When looking for a rainwater tank for your property you will find many tanks on the market that are made from different materials. If you have investigated steel tanks in particular, then rainwater tanks fabricated from BlueScope’s ZINCALUME® steel is one that you’ve probably stumbled across.
This article aims to provide an analysis of ZINCALUME steel tanks compared to poly water tanks. What is ZINCALUME steel? How does it compare to poly water tanks? What are some important differences to be aware of? These are some questions that will be explored below.
What is ZINCALUME Steel?
In the past iron coated in a zinc alloy (galvanised steel) was the steel of choice of roofs, sheds and the iconic rainwater tank found in the Australian outback.
In 1976 ZINCALUME steel was released and quickly became the preferred choice for steel roofs. This steel is made of iron dipped in a special blend of aluminium, zinc and a little silicon and possessed higher corrosion resistance under aerated non-moist conditions.
Since late 2013, a next generation of ZINCALUME steel can be purchased with magnesium added into this mix. This newer steel technology results in even higher levels of protection against corrosion.
To compare warranties, previous generation ZINCALUME steel (labelled AZ150) carries a roofing warranty up to 25 years, whereas ‘Next Generation’ ZINCALUME steel (labelled AM125) carries a warranty up to 36 years.
Rainwater tanks made from ZINCALUME steel include AQUAPLATE® steel which is fabricated with an inner poly lining, but they can also be found made out of ZINCALUME steel with a separate polyethylene lining that sits inside to protect the steel from water corrosion.
What are Poly Tanks?
Poly water tanks made in Australia today are often made to withstand the Sun and are safe to use for drinking water. To verify this is the case ensure that your tank is made from food-grade UV-stabilised polyethylene approved to Australian Standards for products used for drinking water (AS/NZS 4020).
Poly tanks are fabricated through a rotomoulding process where plastic resin is heated up, rotationally spun inside a cast and then cooled and allowed to set. Poly tanks are either rotomoulded:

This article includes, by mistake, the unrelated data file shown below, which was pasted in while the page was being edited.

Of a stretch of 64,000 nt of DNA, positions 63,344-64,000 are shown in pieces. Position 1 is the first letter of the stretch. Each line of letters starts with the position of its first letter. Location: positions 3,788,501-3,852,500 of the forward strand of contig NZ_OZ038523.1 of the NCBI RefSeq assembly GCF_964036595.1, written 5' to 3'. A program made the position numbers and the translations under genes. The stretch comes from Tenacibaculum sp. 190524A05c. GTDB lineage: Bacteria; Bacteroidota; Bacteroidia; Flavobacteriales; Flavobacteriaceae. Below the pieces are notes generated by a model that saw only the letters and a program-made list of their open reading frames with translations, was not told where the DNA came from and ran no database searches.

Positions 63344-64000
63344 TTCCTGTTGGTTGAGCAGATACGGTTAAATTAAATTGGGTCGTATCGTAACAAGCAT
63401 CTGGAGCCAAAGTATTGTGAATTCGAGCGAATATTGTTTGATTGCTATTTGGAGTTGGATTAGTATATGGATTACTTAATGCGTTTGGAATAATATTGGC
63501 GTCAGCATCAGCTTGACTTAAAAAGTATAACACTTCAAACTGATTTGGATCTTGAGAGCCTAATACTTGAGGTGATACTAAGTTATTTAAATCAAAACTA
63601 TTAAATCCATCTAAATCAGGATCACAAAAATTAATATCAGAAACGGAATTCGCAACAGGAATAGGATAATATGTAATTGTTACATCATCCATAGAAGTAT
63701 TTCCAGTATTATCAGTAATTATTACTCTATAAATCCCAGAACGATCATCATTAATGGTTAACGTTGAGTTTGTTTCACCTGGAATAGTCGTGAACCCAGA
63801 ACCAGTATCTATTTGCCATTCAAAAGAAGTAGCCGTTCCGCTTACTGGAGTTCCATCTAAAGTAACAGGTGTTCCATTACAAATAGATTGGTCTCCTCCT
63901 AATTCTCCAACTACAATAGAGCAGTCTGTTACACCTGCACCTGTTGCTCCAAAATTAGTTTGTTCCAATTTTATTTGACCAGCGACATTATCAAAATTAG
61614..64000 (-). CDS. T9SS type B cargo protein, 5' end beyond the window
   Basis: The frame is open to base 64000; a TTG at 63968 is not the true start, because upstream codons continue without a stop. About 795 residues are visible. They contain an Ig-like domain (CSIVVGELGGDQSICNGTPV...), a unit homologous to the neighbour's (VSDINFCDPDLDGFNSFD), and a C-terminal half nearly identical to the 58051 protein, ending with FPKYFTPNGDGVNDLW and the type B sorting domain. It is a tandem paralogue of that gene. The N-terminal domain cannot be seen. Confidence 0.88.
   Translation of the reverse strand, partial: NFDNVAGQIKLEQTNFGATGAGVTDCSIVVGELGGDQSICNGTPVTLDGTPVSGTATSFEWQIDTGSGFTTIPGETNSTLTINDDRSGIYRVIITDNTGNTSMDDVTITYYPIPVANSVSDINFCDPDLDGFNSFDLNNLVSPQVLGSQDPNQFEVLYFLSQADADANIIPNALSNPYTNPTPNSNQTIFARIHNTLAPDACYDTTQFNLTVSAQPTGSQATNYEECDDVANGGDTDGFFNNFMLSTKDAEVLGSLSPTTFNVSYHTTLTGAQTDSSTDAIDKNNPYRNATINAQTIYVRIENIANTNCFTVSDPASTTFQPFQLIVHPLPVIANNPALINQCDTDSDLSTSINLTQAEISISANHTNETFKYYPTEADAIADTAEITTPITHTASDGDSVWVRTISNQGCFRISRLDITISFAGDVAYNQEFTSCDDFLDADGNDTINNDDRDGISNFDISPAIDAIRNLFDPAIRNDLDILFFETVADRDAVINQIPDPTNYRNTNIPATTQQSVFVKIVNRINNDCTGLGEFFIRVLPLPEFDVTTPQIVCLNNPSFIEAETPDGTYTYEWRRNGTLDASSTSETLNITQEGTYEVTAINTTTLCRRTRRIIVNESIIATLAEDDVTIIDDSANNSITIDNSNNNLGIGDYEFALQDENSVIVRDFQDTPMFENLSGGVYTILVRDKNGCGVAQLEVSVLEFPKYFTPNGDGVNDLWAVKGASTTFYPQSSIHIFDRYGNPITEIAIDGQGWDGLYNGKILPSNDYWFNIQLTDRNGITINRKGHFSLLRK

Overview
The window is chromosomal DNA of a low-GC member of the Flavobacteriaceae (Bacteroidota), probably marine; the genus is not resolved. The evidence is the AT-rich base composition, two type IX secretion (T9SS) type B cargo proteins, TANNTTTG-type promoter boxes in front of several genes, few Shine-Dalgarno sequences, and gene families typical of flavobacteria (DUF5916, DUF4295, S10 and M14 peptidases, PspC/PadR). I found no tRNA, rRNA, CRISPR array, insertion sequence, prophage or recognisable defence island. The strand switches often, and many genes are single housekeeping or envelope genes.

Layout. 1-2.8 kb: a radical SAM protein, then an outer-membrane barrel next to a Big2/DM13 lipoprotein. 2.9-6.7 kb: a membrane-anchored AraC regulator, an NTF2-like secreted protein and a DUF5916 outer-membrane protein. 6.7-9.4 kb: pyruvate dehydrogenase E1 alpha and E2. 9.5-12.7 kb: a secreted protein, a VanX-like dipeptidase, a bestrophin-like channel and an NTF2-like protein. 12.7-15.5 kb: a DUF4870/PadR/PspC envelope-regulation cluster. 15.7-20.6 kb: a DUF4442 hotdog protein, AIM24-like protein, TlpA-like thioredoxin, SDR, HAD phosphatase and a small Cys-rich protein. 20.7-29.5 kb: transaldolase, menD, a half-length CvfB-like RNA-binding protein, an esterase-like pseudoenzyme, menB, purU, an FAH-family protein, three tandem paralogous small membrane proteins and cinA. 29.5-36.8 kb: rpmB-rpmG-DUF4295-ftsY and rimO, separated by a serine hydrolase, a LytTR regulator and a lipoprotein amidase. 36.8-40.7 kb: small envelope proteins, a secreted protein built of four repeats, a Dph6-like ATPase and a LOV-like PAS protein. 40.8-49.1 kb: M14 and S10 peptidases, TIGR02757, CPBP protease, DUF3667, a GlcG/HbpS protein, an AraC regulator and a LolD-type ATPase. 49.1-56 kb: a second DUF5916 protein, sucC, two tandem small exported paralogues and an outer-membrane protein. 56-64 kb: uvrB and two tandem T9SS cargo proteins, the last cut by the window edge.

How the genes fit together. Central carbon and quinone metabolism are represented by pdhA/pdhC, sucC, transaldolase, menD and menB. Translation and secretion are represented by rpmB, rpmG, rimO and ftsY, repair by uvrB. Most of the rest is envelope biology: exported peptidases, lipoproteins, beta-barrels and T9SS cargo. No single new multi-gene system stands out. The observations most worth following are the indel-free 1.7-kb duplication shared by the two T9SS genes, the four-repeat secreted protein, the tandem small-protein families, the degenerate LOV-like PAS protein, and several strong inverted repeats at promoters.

- as two pieces that are then joined together through a plastic welding process; or
- as one piece without any side seams.
The Australian Standard for polyethylene tanks (AS/NZS 4766) requires that quality poly tanks be rotomoulded as one piece.
There are also other features this standard specifies when building a quality poly tank that will reliably store liquids under Earth’s normal atmospheric conditions. If you are looking into a poly water tank, it is important to ensure your tank is certified to this standard (AS/NZS 4766) and that the manufacturer is also certified for a quality controlled manufacturing process such as ISO 9001.
Poly Tanks and ZINCALUME Steel Compared
- Price: ZINCALUME steel is often a bit more expensive than poly water tanks – about a 20% increase in cost depending upon seller, size and style.
- Sizes: Larger sized steel tanks up to 100,000s of litres can be manufactured, whereas poly tanks are available up to around 50,000 litres but can be joined together.
- Styles: Both tanks are available in round and slimline models. ZINCALUME® tanks can be found in different steel finishes, whereas poly tanks can be found in a wide range of colours. Poly tank models are also available for under decks, underground or even partially buried below the surface.
- Strength: Steel might be harder than plastic, but an inner poly lining required with a ZINCALUME water tank can be damaged which then allows corrosion to occur and/or voids warranty. Poly tanks are more impact resistant and hard objects like a hammer will literally bounce off, whereas steel tanks will become dented and require repair.
- Corrosion Resistance: ZINCALUME steel cannot come into contact with moisture, and chemical agents and other substances or corrosion will occur. This includes soil, ash, fertilizer, moisture-retaining substances, lead or copper of other dissimilar metals sometimes found in roofs, gutters or fences, water from copper flashings or copper pipes, green or wet timber or treated timber. Poly tanks that are UV-stabilised will withstand the Sun and plastic also obviously does not rust. So you have less to worry about with a poly tank.
- Maintenance: care must be taken with ZINCALUME water tanks to not break the inner poly lining. Anodes (positively charged electrodes) must also be installed and replaced every 10 years adding greater expense to maintenance. Poly tanks can be easily setup with a self-cleaning system that keeps your inner tank clean, and being made from poly there are no concerns with preventing rust.
- Warranty: Depends upon the model of tank, but ZINCALUME steel often carries a 20 year warranty, and poly tanks can be found in warranty up to around 25 years. Important to note, is that ZINCALUME steel carries a list of conditions that need to be kept otherwise your warranty become void. This often excludes the inner poly lining which often carries a much less warranty such as 12 months, and requiring you to change the anodes after 10 years. Ensure you compare the warranties between the tanks you are deciding upon carefully.